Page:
(L to R) British War Medal; Allied Victory Medal
Robert was born on the 14th January 1883 in Manchester. He was baptised at St Michael's Church in the Hulme area of the city on Christmas Day that year. He was named after his father and his mother was called Rachael. Robert was the youngest of 3 children, Mary A. and John were both older than him.
Robert Nuttall senior was a warehouseman. When Robert junior was born the family lived at 17 Trafford Street in Hulme. By 1891 they had moved to 29 Kinder Street in Stalybridge, Cheshire. Ten years later in 1901 the family had returned to Manchester. They now lived at 95 Blackthorn Street in Ardwick. In this year we know that Robert senior worked in a carpet warehouse. His son was an assistant to a calico cloth dyer.
In 1911 Robert was the only child still living with his parents at 95 Blackthorn Street. Robert senior now worked as a carpet manufacturer. Robert junior was still a dyer, but no longer an assistant.
Robert still lived here when the First World War broke out in August 1914, and when he joined the Army on the 12th November 1915. He enlisted for General Service, meaning he was willing to join any unit that needed men.
When he enlisted Robert was 5 feet 4 inches tall and weighed 133 pounds. He had a 'sallow' complexion, and brown eyes and hair. His teeth were unhealthy enough that he was only accepted into the Army after 'dental treatment'.
After his treatment Robert was assigned to the 27th (Reserve) Battalion of the Manchester Regiment at Prees Heath in Shropshire, and given the service number 25902. This unit trained new recruits for the 22nd, 23rd and 24th Battalions of the Manchester Regiment. The battalion moved to Southport in Lancashire in December 1915.
In April 1916 Robert was posted to the 22nd Battalion, who were serving on the Western Front in France. He sailed from Folkestone in Kent on the 6th April. After 2 weeks at the 30th Infantry Brigade Depot in Etaples, Robert joined the 22nd Battalion on the 20th. At the time they were based at Corbie, carrying out training.
After just 8 days with the Battalion, Robert found himself in trouble. He was sentenced to 14 days Field Punishment Number 2 for 'reporting sick without a cause'. Field Punishment Number 2 involved being given extra duties, and held in handcuffs or fetters at other times.
During June the 22nd Battalion trained to attack Mametz as part of the Somme Offensive. This began on the 1st July. The 22nd Battalion reached their objectives and forced the Germans to retreat. Their part of the battle had been a success, but 130 members of the battalion were killed, 111 were missing and 249 had been wounded, out of a total strength of 774. Many of the missing would eventually be found to be dead. Robert seems to have avoided injury on this day.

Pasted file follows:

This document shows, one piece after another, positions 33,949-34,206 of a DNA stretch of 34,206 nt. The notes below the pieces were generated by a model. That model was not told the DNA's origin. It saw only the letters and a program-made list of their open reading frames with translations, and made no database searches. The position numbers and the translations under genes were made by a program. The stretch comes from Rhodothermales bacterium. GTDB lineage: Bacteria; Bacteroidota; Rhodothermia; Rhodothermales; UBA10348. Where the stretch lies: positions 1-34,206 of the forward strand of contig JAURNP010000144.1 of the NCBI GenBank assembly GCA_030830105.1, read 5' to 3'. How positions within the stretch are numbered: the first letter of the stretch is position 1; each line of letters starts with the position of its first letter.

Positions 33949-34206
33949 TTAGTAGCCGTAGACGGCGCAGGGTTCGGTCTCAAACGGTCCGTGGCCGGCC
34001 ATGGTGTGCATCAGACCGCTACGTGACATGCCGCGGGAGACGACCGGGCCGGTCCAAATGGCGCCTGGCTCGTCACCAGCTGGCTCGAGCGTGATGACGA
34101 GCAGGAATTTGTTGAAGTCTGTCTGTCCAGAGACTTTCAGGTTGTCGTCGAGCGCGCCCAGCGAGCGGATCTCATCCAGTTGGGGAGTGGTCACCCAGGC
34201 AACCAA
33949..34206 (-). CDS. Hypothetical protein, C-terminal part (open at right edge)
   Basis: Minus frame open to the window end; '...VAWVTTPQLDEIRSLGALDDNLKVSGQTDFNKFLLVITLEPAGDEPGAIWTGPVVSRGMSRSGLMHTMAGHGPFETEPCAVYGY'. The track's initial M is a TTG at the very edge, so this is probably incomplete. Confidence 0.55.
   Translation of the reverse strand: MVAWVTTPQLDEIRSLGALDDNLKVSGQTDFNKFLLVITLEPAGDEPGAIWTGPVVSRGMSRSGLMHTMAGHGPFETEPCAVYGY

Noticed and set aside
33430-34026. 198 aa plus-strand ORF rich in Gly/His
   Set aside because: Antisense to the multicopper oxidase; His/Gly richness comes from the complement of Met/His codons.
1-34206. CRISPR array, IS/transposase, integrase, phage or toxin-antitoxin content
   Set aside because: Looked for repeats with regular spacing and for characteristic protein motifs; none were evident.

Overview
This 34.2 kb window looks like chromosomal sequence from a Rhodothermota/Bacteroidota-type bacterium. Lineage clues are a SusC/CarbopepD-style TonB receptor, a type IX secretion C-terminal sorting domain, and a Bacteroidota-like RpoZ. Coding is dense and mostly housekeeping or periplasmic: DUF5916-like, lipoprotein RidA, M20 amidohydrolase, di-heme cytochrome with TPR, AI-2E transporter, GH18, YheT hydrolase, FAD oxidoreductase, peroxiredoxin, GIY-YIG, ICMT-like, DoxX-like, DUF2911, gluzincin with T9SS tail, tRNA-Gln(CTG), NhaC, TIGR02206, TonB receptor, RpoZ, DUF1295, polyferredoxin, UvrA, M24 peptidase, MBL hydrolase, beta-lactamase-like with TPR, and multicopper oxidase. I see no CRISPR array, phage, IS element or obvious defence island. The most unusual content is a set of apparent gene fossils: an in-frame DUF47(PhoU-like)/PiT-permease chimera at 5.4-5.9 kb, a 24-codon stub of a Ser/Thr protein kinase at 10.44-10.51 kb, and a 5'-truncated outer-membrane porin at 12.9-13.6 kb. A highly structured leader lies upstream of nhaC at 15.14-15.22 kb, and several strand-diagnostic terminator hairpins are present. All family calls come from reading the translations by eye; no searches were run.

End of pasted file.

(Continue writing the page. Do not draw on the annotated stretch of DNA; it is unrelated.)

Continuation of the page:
During the rest of July and August the battalion served around Mametz and Ginchy. During September they moved north to the area around Ypres in Belgium. They stayed there until mid November, when they returned to the Somme area. The Somme Offensive ended in November, and the battalion spent the winter around Beaumont Hamel.
Robert and the 22nd Battalion spent some time in the front lines during January 1917. On the 21st they moved to Puchevillers for four weeks of rest. The battalion trained during the first half of March, before returning to the front for an attack on Bucquoy on the 13th and 14th.
This attack was unsuccessful and the battalion lost almost 150 men killed, wounded or missing. They didn't return to the front until the 28th.
On this day the battalion took part in an attack on the village of Croisilles. The advance began at 5:45am. The battalion made good progress at first, but German machine gun fire brought the advance to a halt before they had reached the German trenches. They tried to move forward, but could not. The battalion was relieved during the afternoon of the 29th.
The 22nd Battalion lost 23 men killed, 55 wounded and 9 missing during this attack. Robert was one of the men killed. He died on the 28th, aged 34.
Robert's body was never found, so his name is now commemorated on the Arras Memorial, along with 34,790 other men. Robert is in Bay 7. This Memorial was unveiled in 1932. We believe both Robert's parents died in early 1925, so they never saw their son's final resting place.
Robert's medals were donated to the Museum of the Manchester Regiment in July 1987.